Should Oncologists Recommend Cannabis?

Opinion Statement

Cannabis is a useful botanical with a wide range of therapeutic potential. Global prohibition over the past century has impeded the ability to study the plant as medicine. However, delta-9-tetrahydrocannabinol (THC) has been developed as a stand-alone pharmaceutical initially approved for the treatment of chemotherapy-related nausea and vomiting in 1986. The indication was expanded in 1992 to include treatment of anorexia in patients with the AIDS wasting syndrome. Hence, if the dominant cannabinoid is available as a schedule III prescription medication, it would seem logical that the parent botanical would likely have similar therapeutic benefits. The system of cannabinoid receptors and endogenous cannabinoids (endocannabinoids) has likely developed to help us modulate our response to noxious stimuli. Phytocannabinoids also complex with these receptors, and the analgesic effects of cannabis are perhaps the best supported by clinical evidence. Cannabis and its constituents have also been reported to be useful in assisting with sleep, mood, and anxiety. Despite significant in vitro and animal model evidence supporting the anti-cancer activity of individual cannabinoids—particularly THC and cannabidiol (CBD)—clinical evidence is absent. A single intervention that can assist with nausea, appetite, pain, mood, and sleep is certainly a valuable addition to the palliative care armamentarium. Although many healthcare providers advise against the inhalation of a botanical as a twenty-first century drug-delivery system, evidence for serious harmful effects of cannabis inhalation is scant and a variety of other methods of ingestion are currently available from dispensaries in locales where patients have access to medicinal cannabis. Oncologists and palliative care providers should recommend this botanical remedy to their patients to gain first-hand evidence of its therapeutic potential despite the paucity of results from randomized placebo-controlled clinical trials to appreciate that it is both safe and effective and really does not require a package insert.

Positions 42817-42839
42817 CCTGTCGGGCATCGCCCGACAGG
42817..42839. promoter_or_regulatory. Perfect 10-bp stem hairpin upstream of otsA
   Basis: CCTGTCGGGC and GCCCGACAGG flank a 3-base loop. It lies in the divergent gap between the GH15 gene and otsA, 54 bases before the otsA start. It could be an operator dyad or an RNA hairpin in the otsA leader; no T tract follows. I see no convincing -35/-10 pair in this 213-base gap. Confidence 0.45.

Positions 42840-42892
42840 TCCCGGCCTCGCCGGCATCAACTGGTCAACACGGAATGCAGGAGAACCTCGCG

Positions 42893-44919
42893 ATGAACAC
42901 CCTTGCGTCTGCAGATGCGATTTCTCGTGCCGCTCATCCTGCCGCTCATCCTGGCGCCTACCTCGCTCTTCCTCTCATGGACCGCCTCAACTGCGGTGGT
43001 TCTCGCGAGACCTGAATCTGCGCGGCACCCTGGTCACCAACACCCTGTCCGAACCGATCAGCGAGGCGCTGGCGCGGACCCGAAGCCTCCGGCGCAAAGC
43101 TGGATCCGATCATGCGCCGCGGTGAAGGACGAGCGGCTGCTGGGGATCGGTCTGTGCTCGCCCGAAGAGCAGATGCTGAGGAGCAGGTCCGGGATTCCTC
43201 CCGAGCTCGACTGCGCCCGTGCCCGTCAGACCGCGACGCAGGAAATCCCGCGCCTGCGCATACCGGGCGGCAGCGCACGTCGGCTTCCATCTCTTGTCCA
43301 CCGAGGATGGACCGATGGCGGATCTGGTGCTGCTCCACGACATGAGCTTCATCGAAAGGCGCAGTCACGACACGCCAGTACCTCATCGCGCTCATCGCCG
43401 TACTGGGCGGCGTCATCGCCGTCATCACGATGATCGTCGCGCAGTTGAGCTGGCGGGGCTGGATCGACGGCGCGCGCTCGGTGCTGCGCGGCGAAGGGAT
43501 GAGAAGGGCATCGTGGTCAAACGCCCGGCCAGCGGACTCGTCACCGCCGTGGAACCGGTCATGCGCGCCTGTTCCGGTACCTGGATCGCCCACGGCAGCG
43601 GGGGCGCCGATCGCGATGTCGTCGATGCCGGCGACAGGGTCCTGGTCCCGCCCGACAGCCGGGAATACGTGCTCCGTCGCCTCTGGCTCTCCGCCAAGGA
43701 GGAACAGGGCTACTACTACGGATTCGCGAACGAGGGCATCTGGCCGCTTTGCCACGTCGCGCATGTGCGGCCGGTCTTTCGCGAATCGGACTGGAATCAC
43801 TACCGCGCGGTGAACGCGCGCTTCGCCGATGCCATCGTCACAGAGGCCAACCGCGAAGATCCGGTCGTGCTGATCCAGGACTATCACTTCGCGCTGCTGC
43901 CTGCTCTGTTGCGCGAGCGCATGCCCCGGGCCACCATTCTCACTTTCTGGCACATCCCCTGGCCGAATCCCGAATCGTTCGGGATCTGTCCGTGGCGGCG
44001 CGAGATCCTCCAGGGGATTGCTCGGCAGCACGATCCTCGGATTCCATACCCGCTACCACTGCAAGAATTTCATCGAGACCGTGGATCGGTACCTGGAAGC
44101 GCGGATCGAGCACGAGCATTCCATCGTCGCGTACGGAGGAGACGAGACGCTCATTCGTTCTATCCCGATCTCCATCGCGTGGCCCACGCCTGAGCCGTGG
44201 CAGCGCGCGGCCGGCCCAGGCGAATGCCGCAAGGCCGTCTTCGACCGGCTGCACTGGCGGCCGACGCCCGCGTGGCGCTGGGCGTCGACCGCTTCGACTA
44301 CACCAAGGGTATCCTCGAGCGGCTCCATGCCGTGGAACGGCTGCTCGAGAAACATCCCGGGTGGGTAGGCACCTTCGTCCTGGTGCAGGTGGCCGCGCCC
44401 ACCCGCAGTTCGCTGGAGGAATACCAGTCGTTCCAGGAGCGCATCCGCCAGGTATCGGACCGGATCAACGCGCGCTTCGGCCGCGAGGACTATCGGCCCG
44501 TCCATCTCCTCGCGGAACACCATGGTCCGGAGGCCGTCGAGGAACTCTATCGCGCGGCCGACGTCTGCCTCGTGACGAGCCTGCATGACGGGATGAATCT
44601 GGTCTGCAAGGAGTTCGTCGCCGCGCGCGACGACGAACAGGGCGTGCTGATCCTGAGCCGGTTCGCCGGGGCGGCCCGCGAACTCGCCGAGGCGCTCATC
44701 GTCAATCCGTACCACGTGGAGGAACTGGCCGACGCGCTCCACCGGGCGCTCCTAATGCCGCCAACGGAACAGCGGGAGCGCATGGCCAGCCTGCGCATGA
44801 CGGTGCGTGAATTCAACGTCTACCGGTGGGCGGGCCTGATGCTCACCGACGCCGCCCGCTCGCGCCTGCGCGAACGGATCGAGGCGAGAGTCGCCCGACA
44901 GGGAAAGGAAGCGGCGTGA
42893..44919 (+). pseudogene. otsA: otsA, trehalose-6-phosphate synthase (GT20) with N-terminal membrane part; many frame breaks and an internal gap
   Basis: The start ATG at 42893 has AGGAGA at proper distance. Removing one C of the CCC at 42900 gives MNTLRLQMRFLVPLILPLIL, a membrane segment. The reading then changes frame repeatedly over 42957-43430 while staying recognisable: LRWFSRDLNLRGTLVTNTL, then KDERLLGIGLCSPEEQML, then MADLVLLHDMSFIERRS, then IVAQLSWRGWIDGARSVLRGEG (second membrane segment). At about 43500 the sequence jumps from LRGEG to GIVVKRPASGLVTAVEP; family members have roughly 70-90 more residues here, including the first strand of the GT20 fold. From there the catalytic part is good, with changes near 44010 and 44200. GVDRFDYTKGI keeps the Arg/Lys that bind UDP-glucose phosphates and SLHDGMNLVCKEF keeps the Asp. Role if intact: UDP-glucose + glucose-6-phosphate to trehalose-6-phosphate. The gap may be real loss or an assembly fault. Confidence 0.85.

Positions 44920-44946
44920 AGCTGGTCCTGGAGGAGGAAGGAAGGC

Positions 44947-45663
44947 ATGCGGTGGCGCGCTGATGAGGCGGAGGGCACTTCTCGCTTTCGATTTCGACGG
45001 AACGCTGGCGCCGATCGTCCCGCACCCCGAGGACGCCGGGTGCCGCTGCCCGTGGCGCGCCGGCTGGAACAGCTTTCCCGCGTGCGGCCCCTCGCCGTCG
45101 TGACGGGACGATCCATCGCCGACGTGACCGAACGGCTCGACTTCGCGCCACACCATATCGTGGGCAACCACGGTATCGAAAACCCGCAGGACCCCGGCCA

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Corresponding author

Correspondence to Donald I. Abrams MD.

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Conflict of Interest

Donald I. Abrams has received compensation from AXIM Biotechnologies, Insys Therapeutics, Intec, Maui Grown Therapies, Scriptyx, Spectrum, Tikun Olam, and VIVO Cannabis for service as a consultant.

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Abrams, D.I. Should Oncologists Recommend Cannabis?. Curr. Treat. Options in Oncol. 20, 59 (2019).

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  • Cannabis
  • Medical marijuana
  • Delta-9-tetrahydrocannabinol (THC)
  • Cannabidiol (CBD)
  • Symptom management
  • Nausea and vomiting
  • Anorexia
  • Pain
  • Synergy with opiates
  • Sleep
  • Insomnia
  • Anxiety
  • Antitumor activity